More than half of financial institutions plan to use AI to reduce fraud in 2021 and beyond. Here we look at banking’s latest capabilities in fraud detection, including machine learning and predictive analytics.
The use of artificial intelligence (AI) in the fight against fraud isn’t new. The fight, though, just got a whole lot tougher.
The COVID-19 pandemic has driven considerable change in the world of digital transactions, and threat actors have taken note. Fraudulent activity is not only becoming more sophisticated but is increasing in scale and sheer numbers. It follows then that the demand for effective AI solutions to help combat them is greater than ever.
GBG’s latest fraud report, which includes insights from financial institutions (FIs) across key European markets, gives a clear picture of just how significant that demand is.
The report, Smoothing the customer journey and preventing fraud, found that banking institutions see AI and machine learning as fundamental for future-proofing fraud detection.
Banking institutions are only too aware of the downsides of not investing in AI capabilities. Fraud rates hit record levels in 2020, and human analysts have clear limits on how quickly investigations can be completed.
Adapting to changing threats by scaling fraud data without some form of AI is a heavy burden for analysts to bear. Not only that but human error and a rules-alone approach can account for high numbers of false positives, which only serve to negatively impact the customer journey.
It’s clear that AI will be a key player in the future of banking fraud detection - but how?
AI might traditionally be associated with science-fiction, but its most common form is actually machine learning (ML) - far less other-worldly and yet, proven to be immensely effective in the fight against fraud.
When implemented successfully, machine learning helps detect evolving and complex financial crimes, protects businesses from fraud losses and enables frictionless customer experience in the digital onboarding and transaction process.
So how does it work? Machine learning is a teachable system that can automate both front and back-office processes and mitigate issues before they happen. Instead of operating based on unchanging protocols, it can learn from its own analyses. This evolutionary capability is key.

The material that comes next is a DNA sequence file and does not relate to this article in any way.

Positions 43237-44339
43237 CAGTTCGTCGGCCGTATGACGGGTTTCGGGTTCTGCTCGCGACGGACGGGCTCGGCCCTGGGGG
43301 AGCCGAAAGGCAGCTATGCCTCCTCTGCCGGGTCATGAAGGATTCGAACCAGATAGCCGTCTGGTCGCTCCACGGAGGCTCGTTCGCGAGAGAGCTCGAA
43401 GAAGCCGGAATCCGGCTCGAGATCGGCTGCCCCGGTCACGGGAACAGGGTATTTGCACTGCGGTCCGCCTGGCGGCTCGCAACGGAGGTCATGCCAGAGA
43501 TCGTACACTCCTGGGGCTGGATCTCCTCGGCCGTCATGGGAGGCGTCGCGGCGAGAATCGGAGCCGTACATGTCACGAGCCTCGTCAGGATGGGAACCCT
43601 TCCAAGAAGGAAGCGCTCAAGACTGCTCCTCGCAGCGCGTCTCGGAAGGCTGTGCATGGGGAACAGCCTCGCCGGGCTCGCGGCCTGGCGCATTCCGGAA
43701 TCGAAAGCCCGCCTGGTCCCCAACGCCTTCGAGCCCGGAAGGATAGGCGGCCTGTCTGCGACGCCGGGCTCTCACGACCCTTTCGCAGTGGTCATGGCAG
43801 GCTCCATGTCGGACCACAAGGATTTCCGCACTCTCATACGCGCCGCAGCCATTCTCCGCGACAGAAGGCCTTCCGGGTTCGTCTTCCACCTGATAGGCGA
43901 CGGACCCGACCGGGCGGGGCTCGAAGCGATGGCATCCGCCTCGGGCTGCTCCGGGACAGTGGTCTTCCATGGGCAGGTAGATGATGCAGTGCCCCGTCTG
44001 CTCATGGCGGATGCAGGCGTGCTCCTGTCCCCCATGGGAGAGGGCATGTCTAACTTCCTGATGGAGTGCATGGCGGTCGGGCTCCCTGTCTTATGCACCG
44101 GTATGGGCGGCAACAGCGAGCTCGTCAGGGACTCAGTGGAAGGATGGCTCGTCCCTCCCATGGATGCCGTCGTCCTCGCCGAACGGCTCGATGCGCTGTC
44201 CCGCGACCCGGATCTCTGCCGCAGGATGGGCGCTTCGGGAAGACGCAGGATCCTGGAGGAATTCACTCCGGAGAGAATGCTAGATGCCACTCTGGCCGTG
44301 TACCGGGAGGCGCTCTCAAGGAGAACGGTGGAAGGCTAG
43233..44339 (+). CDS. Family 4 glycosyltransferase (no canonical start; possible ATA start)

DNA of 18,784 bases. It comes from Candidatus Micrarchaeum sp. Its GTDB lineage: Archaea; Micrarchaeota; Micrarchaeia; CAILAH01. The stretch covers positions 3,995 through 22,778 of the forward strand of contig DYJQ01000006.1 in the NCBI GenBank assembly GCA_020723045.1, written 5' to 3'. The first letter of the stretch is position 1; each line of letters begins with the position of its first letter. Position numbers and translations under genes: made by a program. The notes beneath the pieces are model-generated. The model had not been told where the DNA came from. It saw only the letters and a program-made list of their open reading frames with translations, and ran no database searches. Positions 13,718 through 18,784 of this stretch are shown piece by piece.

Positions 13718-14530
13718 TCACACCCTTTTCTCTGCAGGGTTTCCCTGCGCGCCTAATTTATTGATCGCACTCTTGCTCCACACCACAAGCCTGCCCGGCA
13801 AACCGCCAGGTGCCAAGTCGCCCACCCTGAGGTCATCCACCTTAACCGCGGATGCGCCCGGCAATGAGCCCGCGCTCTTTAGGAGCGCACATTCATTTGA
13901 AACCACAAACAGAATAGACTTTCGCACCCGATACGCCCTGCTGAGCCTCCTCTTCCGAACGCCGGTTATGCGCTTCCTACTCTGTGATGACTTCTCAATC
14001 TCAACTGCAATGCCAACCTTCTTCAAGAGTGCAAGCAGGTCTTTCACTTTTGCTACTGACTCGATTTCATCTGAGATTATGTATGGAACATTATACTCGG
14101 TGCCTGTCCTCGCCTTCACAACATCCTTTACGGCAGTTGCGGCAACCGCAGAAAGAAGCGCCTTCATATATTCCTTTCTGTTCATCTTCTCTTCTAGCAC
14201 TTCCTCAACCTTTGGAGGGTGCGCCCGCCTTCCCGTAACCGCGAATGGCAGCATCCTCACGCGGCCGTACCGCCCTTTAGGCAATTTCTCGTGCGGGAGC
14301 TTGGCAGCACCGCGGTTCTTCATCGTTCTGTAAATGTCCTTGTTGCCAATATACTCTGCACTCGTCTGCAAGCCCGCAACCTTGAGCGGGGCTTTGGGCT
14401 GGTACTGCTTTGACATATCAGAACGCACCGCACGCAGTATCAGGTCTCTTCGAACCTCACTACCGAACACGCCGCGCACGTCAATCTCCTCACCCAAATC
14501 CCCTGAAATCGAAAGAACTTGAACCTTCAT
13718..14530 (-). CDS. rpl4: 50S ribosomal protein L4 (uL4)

Machine learning systems take into account past transactions and apply these rules to future analyses to detect banking fraud. The more they learn and become familiar with an FI's system and the techniques that threat actors use to crack them, the more effective the AI model becomes.
An investment in machine learning technology increases in value over time - an outcome that benefits more than just fraud departments.
Before machine learning, there was predictive analysis. And while ML might be more adaptive, newer, and have larger degrees of freedom, predictive analysis still has a firm place in the anti-fraud toolkit.
Unlike machine learning, in which algorithms are asked to process supplied data without a predetermined set of rules and regulations, predictive analysis finds patterns and behaviours by taking into consideration both historical as well as existing external data.
This is particularly useful in sifting through large quantities of data to predict the behaviours a customer is likely to exhibit or possible changes in the market, for example. The bottom line: predictive analytics help to understand possible future occurrences by analysing the past.
Ultimately, the best practice is to use both in unison, with machine learning a natural progression of predictive analysis.
Imagine a world in which you could peer into a crystal ball and see fraudulent behaviour long before it actually occurred. That’s the focus of AI’s next iteration - simulation modelling.
Rather than using historical data, simulation modelling looks to the future. Instead of a crystal ball, though, it uses complex and intelligent simulations to allow organisations to explore fraud scenarios that would otherwise be challenging or unattainable, even without access to real data.
Agent-based modelling (ABM) can be used to get a deeper understanding of system behaviours by simulating how regulators, corporations, banks, or investors interact with one another and the impacts of that interaction on them and to financial markets.
Each fraud agent individually assesses its situation and makes decisions based on a set of rules. Depending on the parameters set in place, agents may be capable of evolving through the type of learning and adaptation that would occur in real life, allowing unanticipated behaviours to emerge.
There’s no doubt that simulation modelling has enormous potential within banking anti-fraud departments. The only question is how quickly banking institutions will move to adopt this type of solution.
AI is not a silver bullet, but when layered with other tiers of analysis, including human ones, it becomes a vital component of your financial fraud strategy.
Find out more about how FIs plan to use AI to help smooth the customer journey while mitigating fraud risk in our report.
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